Understanding Statuary Bronze, Architectural Bronze and Oil Rubbed Bronze or Brass Finishes

There are a variety of mechanical and chemical / conversion finishes available for bronze and brass metal that can give a wide range of appearances to the material. Mechanical finishes tend to be more cost effective whereas chemical finishes (such as a statuary bronze finish) can be expensive and difficult to protect, but provide a beautiful appearance.

The more cost effective of the finishes are the mechanical finishes applied with abrasives. A brushed finish (a sample of which can be seen second from the right in the first of the adjacent images) is applied on a wide belt sander. The grain can range from a coarse grain applied with a 80 to 120 grit belt to a fine grain that is smooth to the touch and applied with a 320 to 400 belt. Another mechanical finish option is a mirror polished finish. This finish (illustrated in the photo to the left at the far right in the first adjacent image) is applied by first sanding and then polishing the material and is sometimes called a #8 finish. Both of these mechanical finishes are often protected with a clear lacquer that can be applied wet or is sometimes powder coated, depending on the degree of durability required by the application.

Brass Finishes – Statuary Bronze
Brass Finishes – Statuary Bronze

The chemical / conversion finishes for achieving a statuary or architectural bronze finish are anything but simple. First, there is the language with which companies will specify finishes. We regularly hear statuary bronze, architectural bronze, oil rubbed bronze, aged bronze, US10A, US10B and more. All of these terms do have meanings, but the meanings have become muddled by inappropriate usage over the years. The second source of complexity is the variety of processes used to achieve these finishes. And finally, there is a wide range in appearances of the final product. As an example, the three bars at the top in the picture in the top right accompanying this article are all statuary bronzes applied with either a different process or with some highlighting.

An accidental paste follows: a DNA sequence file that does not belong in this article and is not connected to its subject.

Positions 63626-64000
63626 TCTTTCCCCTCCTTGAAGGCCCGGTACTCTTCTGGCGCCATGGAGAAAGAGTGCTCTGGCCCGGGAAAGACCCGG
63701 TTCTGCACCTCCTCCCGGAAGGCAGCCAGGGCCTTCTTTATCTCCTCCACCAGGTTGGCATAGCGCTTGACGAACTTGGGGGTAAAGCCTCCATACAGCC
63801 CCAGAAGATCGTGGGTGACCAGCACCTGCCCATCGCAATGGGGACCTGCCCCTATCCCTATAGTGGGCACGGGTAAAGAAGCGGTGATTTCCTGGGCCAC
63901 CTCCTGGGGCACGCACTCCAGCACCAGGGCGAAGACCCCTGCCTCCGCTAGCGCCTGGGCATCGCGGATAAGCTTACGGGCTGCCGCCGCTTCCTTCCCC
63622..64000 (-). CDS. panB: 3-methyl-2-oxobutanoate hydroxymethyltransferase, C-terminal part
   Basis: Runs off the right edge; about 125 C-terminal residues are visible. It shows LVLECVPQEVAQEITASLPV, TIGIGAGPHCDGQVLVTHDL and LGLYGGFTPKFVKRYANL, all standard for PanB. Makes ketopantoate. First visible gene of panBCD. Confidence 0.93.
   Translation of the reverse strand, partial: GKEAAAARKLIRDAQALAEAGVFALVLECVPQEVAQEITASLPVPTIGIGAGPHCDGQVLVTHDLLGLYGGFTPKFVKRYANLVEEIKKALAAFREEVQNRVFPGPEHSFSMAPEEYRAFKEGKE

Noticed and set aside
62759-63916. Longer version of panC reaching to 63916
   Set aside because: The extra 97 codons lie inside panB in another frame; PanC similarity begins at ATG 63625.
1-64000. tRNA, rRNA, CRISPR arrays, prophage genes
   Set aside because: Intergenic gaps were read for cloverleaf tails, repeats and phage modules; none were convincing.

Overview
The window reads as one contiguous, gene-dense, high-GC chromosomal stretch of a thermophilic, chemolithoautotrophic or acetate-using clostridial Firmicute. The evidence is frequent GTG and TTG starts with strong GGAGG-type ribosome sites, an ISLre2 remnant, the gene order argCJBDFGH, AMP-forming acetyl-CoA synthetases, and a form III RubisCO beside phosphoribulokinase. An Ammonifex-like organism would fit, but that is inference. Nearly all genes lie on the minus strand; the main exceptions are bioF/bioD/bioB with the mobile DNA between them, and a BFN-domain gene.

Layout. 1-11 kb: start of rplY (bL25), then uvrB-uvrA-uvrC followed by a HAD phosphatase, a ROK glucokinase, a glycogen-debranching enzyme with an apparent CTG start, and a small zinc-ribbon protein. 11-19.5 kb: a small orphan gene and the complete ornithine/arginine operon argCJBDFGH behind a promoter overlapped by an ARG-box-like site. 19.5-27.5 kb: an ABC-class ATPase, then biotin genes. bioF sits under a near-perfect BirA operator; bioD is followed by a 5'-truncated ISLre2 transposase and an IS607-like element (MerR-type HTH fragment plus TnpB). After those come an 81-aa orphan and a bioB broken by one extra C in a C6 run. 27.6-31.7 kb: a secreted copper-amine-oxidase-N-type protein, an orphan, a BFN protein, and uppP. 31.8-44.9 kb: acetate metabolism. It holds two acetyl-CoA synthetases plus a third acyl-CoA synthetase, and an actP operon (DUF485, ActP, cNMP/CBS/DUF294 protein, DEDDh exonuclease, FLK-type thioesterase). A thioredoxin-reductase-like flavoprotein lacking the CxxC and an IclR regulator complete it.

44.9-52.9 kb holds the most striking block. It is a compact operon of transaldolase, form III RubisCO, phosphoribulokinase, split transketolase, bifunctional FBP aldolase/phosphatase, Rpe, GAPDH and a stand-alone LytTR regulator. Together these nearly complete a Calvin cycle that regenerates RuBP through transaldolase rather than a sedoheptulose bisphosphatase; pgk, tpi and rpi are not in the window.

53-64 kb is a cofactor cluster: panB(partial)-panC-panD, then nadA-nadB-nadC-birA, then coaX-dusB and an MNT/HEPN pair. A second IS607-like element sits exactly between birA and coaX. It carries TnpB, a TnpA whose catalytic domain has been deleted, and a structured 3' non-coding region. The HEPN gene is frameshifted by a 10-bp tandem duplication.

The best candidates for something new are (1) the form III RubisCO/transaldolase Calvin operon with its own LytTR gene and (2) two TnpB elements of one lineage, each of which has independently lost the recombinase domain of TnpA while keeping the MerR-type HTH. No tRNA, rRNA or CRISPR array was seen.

To start with process, finishing houses will generally pre-treat the material with either an abrasive or a cleaning agent or both to create a uniform surface for applying the oxidizing agent. The oxidation is generally achieved through the formation of a surface film of cuprous oxide or copper sulfides. The oxidizing agent is sometimes applied with heat, but more frequently without. When the material is oxidized, it has a darker deep brown or black appearance. To achieve an even darker appearance, fabricators will sometimes mix dark pigment in with the clear coating. To achieve a lighter appearance, the fabricator would highlight the piece by cutting back the conversion coating with an abrasive. Both the spraying and highlighting are hand finishes and require skilled craftsmen to apply. If you have a specific light or dark finish in mind, the best way to get what you want is to bring your provider a sample of the finish or at a minimum a picture.

Bronze Mirror Polished 2nd Perspective
Bronze Mirror Polished 2nd Perspective

Once the color is applied there is then a question of how to protect it. One option is a US10B finish, where no coating is applied and the material is allowed to age naturally. The difficult here is that any scratches that penetrate the surface film will expose the underlying yellowish material. The alternative is to apply a clear coating to the material. There are a wide variety of clear coatings ranging from wet lacquers, acrylic lacquers, nitrocellulose lacquers, clear epoxy coatings, urethanes or clear powder coatings. These coatings are selected on the basis of a combination of durability and cost. Maintaining the coatings can be difficult as cleaning agents can remove the coating and repairing scratches that do penetrate the surface coating can require refinishing the entire piece.

A different cost effective alternative to achieve a statuary bronze appearance is to use a specialty powder coat. While it is difficult to match the finish exactly, the technology in powder coating alternatives is improving and can also be a very durable coating for the material. Another possibility is bronze anodizing an aluminum base metal. Both of these are lower cost options vs. working with the expensive brass material.

Architectural Bronze – 4th Perspective
Architectural Bronze – 4th Perspective
Brass-Bronze Finishes 3rd Perspective
Brass-Bronze Finishes 3rd Perspective

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